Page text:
Not so long ago, John McCain characterized mixed martial arts as “human cockfighting’’ and called for it to be abolished.
He lost that one, too.
Mixed martial arts in various manifestations is available to anybody with a TV, a laptop, or a smart phone, and as far as Matthew Polly is concerned, that’s as it should be. He protests that even in the allegedly bad old days when the sport’s advertising hyperbolically claimed that there were no rules, “MMA fighters were free men voluntarily participating in a regulated, unarmed combat sport that at worst resulted in a broken hand or a concussion. MMA wasn’t as safe as golf, but it wasn’t Mexican knife fighting.’’
In order to write “Tapped Out,’’ Polly explored mixed martial arts in several exotic venues, including Bangkok, where he watched two practitioners of a form of combat known as Muay Thai lock arms and take turns kneeing each other in the chest until said chests were “pulped like raw meat.’’ Compared to spectacles like that, the big business of mixed martial arts as it has flourished in the octagons of the United States may seem downright tame, and Polly does emphasize that despite lots of World Wrestling Entertainment-like trappings - dry ice and so on - the best practitioners of MMA, like the most successful boxers, are patient and tactically sound rather than pathologically violent.
None of this explains why Polly felt that to write “Tapped Out,’’ he had to step into the octagon himself and face somebody determined to punch, knee, elbow, and otherwise pummel him until either Polly or the other guy “tapped out,’’ meaning surrendered. To understand that sentiment, it’s important to know that the author is no novice at getting kicked in the head. As a younger man he trained for two years with the Shaolin monks in China - men who beat their shins with sticks to turn those shins into more effective weapons with which to humble the foolish westerner. Polly has a taste for this sort of thing, and he puts himself in the hands of the staff at Xtreme Couture, the MMA gym and training center in Las Vegas, with at least as much enthusiasm as trepidation.
It would be a heel to the nose to reveal the outcome of the event to which “Tapped Out’’ builds: Polly’s bout. Suffice it to say that readers of “Tapped Out’’ will learn a good deal about how the battlers of the Ultimate Fighting Championship and various MMA vehicles train, and how they regard what they do. It’s also safe to say that if George Plimpton, the fellow who embodied participatory sports writing by pitching to Major League Baseball all-stars, playing quarterback for the Detroit Lions, and otherwise humiliating himself, were still alive, he’d cringe at Polly’s endeavor.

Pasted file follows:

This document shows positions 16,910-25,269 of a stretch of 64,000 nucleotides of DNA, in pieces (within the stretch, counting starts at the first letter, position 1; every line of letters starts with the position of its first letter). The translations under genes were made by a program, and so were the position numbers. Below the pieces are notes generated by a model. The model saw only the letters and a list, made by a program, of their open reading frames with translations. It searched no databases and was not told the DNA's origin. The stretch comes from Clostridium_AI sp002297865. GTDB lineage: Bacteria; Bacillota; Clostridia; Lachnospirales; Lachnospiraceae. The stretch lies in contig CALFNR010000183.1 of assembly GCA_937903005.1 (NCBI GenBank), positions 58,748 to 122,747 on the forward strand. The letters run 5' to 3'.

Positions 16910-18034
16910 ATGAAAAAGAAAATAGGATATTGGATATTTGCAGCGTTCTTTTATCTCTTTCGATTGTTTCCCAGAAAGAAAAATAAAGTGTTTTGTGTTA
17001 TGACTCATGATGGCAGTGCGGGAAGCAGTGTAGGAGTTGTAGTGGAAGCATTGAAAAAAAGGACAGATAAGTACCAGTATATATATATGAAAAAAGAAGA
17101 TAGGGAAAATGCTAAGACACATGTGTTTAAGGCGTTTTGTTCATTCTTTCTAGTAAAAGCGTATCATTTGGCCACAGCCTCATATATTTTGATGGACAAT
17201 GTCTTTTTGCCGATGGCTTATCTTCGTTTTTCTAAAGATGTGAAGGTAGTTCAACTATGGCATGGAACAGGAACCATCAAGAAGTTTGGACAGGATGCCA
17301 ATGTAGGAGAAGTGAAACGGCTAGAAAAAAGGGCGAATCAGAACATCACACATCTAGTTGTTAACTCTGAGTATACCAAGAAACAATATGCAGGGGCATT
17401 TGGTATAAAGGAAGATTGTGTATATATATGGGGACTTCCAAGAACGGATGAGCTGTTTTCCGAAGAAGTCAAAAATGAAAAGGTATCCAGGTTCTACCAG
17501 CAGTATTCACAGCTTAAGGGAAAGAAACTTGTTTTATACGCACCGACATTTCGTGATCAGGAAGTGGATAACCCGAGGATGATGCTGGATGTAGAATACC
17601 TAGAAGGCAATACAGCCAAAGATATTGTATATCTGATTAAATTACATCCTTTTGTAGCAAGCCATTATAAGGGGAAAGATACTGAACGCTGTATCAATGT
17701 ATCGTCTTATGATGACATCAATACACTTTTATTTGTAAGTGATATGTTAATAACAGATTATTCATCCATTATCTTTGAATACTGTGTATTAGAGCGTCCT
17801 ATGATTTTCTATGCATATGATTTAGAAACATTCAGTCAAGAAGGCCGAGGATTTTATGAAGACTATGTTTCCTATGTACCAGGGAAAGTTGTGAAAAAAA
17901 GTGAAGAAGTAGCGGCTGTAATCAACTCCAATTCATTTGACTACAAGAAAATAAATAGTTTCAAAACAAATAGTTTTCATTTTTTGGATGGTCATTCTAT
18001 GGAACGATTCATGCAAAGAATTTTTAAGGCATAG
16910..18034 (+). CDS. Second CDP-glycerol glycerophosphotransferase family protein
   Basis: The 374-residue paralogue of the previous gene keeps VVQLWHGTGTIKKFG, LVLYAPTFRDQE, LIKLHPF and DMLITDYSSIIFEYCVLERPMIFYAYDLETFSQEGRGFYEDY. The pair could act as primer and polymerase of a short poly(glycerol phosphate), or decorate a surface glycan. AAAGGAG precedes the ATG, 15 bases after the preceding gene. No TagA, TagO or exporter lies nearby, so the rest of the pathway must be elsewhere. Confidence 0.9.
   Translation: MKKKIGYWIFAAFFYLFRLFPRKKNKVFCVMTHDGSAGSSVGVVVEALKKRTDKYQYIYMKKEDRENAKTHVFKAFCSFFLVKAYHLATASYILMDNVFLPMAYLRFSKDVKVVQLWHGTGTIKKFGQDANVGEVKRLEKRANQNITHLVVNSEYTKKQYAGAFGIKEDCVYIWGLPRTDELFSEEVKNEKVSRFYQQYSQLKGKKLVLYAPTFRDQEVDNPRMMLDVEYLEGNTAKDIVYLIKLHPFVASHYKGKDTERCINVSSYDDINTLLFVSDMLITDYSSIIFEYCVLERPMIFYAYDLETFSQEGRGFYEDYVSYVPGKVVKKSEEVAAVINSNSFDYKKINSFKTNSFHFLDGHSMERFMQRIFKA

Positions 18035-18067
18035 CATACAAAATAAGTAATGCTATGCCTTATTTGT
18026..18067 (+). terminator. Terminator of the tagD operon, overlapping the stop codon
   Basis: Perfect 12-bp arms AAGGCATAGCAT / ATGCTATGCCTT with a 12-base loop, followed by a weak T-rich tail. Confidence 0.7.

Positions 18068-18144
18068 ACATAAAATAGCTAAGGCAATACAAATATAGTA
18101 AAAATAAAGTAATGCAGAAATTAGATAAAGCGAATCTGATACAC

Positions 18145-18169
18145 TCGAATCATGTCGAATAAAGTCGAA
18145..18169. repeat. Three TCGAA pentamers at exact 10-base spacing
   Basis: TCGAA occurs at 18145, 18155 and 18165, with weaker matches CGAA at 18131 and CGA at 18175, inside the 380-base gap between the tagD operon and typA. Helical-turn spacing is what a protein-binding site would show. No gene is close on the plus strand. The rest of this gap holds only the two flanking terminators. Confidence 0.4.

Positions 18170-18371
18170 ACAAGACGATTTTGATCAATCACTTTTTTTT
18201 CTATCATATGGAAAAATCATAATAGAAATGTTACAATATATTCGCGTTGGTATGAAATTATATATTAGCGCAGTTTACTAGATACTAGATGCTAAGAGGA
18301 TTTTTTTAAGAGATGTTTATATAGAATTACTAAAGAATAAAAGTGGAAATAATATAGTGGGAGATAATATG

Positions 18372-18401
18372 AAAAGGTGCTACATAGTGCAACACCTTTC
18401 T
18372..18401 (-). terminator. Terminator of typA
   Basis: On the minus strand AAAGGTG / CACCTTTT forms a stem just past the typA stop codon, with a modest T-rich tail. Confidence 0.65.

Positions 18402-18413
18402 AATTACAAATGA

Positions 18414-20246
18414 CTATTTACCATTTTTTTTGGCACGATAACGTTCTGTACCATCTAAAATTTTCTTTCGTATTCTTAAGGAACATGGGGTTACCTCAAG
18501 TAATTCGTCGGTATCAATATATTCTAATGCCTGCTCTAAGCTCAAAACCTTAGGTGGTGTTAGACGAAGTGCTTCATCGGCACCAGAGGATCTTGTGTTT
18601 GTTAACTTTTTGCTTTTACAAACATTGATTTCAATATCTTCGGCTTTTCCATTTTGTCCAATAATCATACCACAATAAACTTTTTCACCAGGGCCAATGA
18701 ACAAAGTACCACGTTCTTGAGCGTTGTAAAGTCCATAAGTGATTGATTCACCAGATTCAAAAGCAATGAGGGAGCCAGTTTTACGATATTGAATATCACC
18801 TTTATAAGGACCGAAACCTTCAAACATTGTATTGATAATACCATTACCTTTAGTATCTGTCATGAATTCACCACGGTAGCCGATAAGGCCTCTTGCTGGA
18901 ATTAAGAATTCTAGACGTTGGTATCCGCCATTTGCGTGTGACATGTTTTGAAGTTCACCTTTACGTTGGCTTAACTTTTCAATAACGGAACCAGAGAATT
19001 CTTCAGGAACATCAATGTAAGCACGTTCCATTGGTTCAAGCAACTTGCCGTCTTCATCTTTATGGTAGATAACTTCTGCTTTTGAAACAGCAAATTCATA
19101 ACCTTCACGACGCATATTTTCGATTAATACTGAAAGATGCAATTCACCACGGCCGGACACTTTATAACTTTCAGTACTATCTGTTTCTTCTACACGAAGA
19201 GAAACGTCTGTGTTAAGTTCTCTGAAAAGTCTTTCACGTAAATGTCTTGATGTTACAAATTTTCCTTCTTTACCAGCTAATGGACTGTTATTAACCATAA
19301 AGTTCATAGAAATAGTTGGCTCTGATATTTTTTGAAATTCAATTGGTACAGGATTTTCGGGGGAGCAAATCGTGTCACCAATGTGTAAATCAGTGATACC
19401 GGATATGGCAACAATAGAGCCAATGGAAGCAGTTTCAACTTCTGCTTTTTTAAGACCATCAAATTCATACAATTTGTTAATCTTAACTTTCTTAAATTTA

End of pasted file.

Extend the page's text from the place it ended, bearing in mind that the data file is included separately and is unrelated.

Unlike Polly, Mark Kreidler did not feel it was necessary to climb on a surfboard half a mile off the coast of Northern California to write “The Voodoo Wave.’’ Several of the most accomplished “big wave’’ surfers have experienced a kind of ecstasy atop the 50- and 60-foot mountains of roaring water at the site known as “Maverick’s.’’ One claimed that in the sunlight reflected off a wave he was riding, he saw the face of God. But when asked whether this had tempted him to paddle out into the winter-cold Pacific and catch a wave that had been building for a couple thousand miles, Kreidler laughed.
This is not to say he didn’t do his homework. “The Voodoo Wave’’ chronicles the geology and history of this curious and temperamental venue, where the first guy to dare the gigantic waves, Jeff Clark, first spent years just looking at them from the shore.
The competition itself is unusual in that sometimes it doesn’t happen. If waves of sufficient magnitude don’t materialize during the span of weeks designated for the championship at Maverick’s, there is no championship. But in that regard, Kreidler lucked out. The 2009-2010 Maverick’s Surf Contest he covered produced “by acclaim, the greatest day of paddle-in surfing in the history of big waves.’’
“The Voodoo Wave’’ is, in part, the story of the feats performed on that day, but there is considerably more to the book. Kreidler writes about the conflict between the surfers who regard what they do at Maverick’s and a few other big wave areas as pure and mystical, and a promoter who has tried to turn the competition into a corporate brand. The author presents Clark himself as an embodiment of that conflict: He surfed Maverick’s alone for the pure joy of it but feels entitled to profit from the spectacle his solitary achievement has begotten. That ambition goes some distance toward fouling something that had been beautiful. As Kreidler presents it, the conflict transcends surfing.
TAPPED OUT:Rear Naked Chokes, the Octagon, and the Last Emperor. An Odyssey in Mixed Martial Arts
By Matthew Polly
Gotham, 304 pp., $26
THE VOODOO WAVE:Inside a Season of Triumph and Tumult at Maverick’s
By Mark Kreidler
Norton, 243 pp., illustrated, $25.95